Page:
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Monday, January 23, 2006

A Closer Look at Ford's Way Forward

Bob Allen of Crain's Detroit Business writes:
I just finished reading a critique of an important move made by the head of Ford Motor Co. The critic says the CEO has "committed economic blunders, if not crimes. They may well return to plague him and the industry he represents as well as organized society.
Bob writes that the criticism was directed at Ford ... Henry Ford by the Wall Street Journal ... in 1914. Continue reading Bob's Excellent Column.

The next stop is Ford itself for an archived copy of the webcast of the Ford Motor Company Business Review and news releases including a detailed explanation of the North American "Way Forward" plan and the text of remarks by Chairman and CEO Bill Ford where he makes sweeping statements like:
Here is what we will not stand for: incremental change, avoiding risk, thinking short-term, blocking innovation, tying our people's hands, defending procedures that don't make sense, and selling what we have instead of what the customer wants. In short, we will not stand for business as usual.
The Detroit News Auto Insider reports that the end of "business as usual" means that by 2012 Ford will close 14 plants (seven of those vehicle assembly plants), cut North American manufacturing jobs by 25,000 to 30,000 and cut 4,000 salaried positions. That's nearly 30% of Ford's 122,000 person North American workforce and 25% of its capacity. Plants targeted for closure include Wixom MI, St. Louis MO, Atlanta GA, Batavia OH, Windsor Ontario. The company also plans to cut 6 or 7 of its 53 corporate officers by the end of the 1st quarter.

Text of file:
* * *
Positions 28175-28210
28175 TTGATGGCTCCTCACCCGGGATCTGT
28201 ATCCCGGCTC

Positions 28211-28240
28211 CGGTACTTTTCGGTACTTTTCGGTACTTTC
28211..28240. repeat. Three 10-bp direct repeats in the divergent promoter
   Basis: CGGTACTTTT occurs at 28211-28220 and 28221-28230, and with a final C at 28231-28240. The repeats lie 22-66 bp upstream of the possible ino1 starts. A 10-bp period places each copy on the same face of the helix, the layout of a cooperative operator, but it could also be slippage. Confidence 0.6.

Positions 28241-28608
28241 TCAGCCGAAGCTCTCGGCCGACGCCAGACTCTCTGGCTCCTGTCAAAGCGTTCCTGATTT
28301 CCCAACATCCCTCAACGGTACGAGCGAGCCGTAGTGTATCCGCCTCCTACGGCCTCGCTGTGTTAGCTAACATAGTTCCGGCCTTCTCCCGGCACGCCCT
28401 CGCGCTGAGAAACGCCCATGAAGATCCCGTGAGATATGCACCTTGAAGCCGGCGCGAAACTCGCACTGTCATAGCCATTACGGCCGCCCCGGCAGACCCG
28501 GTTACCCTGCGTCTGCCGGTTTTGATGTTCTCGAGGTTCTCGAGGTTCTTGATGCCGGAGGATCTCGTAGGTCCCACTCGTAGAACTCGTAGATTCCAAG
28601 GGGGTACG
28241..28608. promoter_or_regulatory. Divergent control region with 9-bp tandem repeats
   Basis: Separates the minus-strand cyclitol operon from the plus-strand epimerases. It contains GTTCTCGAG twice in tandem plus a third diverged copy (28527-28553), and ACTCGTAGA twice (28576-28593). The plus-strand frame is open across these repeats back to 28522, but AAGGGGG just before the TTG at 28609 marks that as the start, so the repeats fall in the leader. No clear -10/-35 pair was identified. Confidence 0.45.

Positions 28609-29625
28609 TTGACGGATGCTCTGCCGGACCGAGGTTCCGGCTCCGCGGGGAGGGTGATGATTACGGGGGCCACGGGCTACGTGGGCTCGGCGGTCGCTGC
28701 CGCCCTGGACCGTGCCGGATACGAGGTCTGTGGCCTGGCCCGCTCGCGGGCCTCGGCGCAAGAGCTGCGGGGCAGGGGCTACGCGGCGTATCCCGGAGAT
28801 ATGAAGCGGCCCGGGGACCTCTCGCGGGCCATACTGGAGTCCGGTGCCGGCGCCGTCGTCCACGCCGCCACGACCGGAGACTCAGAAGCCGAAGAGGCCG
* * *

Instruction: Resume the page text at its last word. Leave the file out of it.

A key part of Ford's strategy is to increase production of hybrid gas-electric vehicles to 250,000 units by 2010. For plans hybrid versions of the Ford Five Hundred, Mercury Montego, Ford Edge, and Lincoln MKX debuting between 2008 and 2010. These were hyped in a couple of Time Magazine pieces that were, if anything, well timed to soften the blow.

The reaction to the sweeping plans was (predictably) mixed.
Shares of Ford gained 42 cents 5.3% to close at $8.32 on the New York Stock Exchange Monday.

The Detroit Free Press said
...If it works, Ford will become a smaller company, making less but selling all of it. If it doesn't, Ford will become a smaller company with even larger problems. The Wall Street Journal wrote ...What's really sad is that Ford is in such bad shape that few people think the restructuring and job cuts are too aggressive, even though they were larger than many auto industry analysts had been expecting.

The United Auto Workers response was pretty predictable. In Wixom, where Ford opened the plant in 1957 and 1500 workers will need to find new employment, there was anger and sadness. Thankfully, Wixom has reduced its dependence on Ford (12% - far down from 50% of days gone by) and much the same story is true in Hazelwood (near St. Louis).

The final verdict on yesterday's actions will not be known for years. One thing that is sure is that the auto industry has changed forever and Michigan will have to find a path to its future that relies less on cars. Here's hoping we can.

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# posted by farlane @ 4:40 PM
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